New Warnings in Fungal Meningitis Outbreak
Oct. 15, 2012 -- More patients -- not just those who got steroid shots -- will be getting calls from their doctors warning them they might have a dangerous fungal infection.
The FDA now suspects fungal contamination is possible in all of the supposedly sterile products made by the New England Compounding Pharmacy (NECC) on or after May 21, 2012. People who got shots of any of these medicines -- particularly those given during eye treatments or heart surgery -- are at risk.
There's already one possible case of fungal meningitis in a patient who received a different NECC steroid product (triamcinolone acetonide) than the three lots of methylprednisolone known to have infected patients.
Two people who received an NECC heart medication during transplant surgeries have fungal infections. The heart drug is called cardioplegic solution and is used to temporarily stop the heart during open heart surgery. [EDITOR'S NOTE: On Oct. 16, the FDA revised the report. Only one patient with a fungal infection had received the NECC solution.]
It's not clear whether those infections came from the NECC drug or something else. So far, there have been no reported cases of eye infections linked to NECC products.
"At this point in FDA’s investigation, the sterility of any injectable drugs, including ophthalmic drugs that are injectable or used in conjunction with eye surgery, and cardioplegic solutions produced by NECC, are of significant concern, and out of an abundance of caution, patients who received these products should be alerted to the potential risk of infection," the FDA today warned in a statement.
The CDC now has two reports of fungal infections in patients who received NECC steroid shots in the knee, hip, shoulder, or elbow.
Including these cases, 214 people in 15 states got fungal infections traced to NECC products. Fifteen patients have died.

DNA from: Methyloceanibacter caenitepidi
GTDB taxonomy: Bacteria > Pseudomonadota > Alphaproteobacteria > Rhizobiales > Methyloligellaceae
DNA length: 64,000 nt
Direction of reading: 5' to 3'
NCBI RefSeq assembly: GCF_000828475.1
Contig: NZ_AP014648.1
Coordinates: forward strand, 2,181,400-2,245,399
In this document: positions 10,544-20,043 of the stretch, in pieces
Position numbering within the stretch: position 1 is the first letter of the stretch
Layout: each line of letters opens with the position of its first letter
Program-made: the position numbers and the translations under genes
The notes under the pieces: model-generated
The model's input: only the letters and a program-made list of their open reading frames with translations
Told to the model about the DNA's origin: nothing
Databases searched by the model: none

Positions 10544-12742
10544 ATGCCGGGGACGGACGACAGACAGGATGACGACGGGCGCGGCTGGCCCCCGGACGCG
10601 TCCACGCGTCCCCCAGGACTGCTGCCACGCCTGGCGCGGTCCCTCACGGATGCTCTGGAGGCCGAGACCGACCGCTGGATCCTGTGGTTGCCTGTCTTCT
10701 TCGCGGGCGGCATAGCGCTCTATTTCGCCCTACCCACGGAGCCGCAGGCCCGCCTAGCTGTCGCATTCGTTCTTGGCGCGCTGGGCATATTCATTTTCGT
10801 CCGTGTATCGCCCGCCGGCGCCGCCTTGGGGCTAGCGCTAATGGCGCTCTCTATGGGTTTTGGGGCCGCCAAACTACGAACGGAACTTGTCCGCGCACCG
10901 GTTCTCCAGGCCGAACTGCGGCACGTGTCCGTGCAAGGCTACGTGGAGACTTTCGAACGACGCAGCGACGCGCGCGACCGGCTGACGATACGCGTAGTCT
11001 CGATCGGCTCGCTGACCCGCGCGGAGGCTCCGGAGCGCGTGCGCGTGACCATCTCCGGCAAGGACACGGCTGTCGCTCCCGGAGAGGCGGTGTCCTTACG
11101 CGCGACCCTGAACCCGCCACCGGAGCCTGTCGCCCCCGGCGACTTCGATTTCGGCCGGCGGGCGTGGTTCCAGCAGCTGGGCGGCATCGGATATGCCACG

Today's warning applies only to sterile drugs delivered by injections. "At this time," the FDA notes, the warning does not include NECC products applied as lotions, creams, eye drops, or suppositories. Before shutting down operations, the NECC offered more than 2,100 different products for sale in all 50 states.
The FDA advises doctors that they may get a lot of calls from patients and to use their judgment about who is at risk.
Symptoms of Fungal Infection, Fungal Meningitis
People who received injections of NECC drugs should be alert for symptoms of fungal infection:
- Increasing pain, redness, or warmth at injection site
- Changes in vision (if injection was in the eye)
- Pain, redness, or discharge from the eye (if injection was in the eye)
Chest pain (if drug was used during heart surgery)
- Drainage from the surgical site (infection within the chest, if drug was used during heart surgery)
Symptoms of fungal meningitis may be very mild at first. They may include slight weakness, slightly worse pain, or a mild headache. Other symptoms include fever, headache, stiff neck, nausea and vomiting, sensitivity to light, and altered mental status.
The CDC warns patients who received suspect medications to be alert for:
- New or worsening headache
- Sensitivity to light
- Stiff neck
- New weakness or numbness in any part of your body
- Slurred speech
- Increased pain, redness, or swelling at your injection site
While most patients with infections developed symptoms one to four weeks after infection, the CDC remains unsure how long those who received suspect medications should be on the alert.
The FDA has extended its investigation to include Ameridose, another Massachusetts compounding pharmacy owned by some of the same people who own the NECC. So far, no Ameridose products have been linked to fungal meningitis.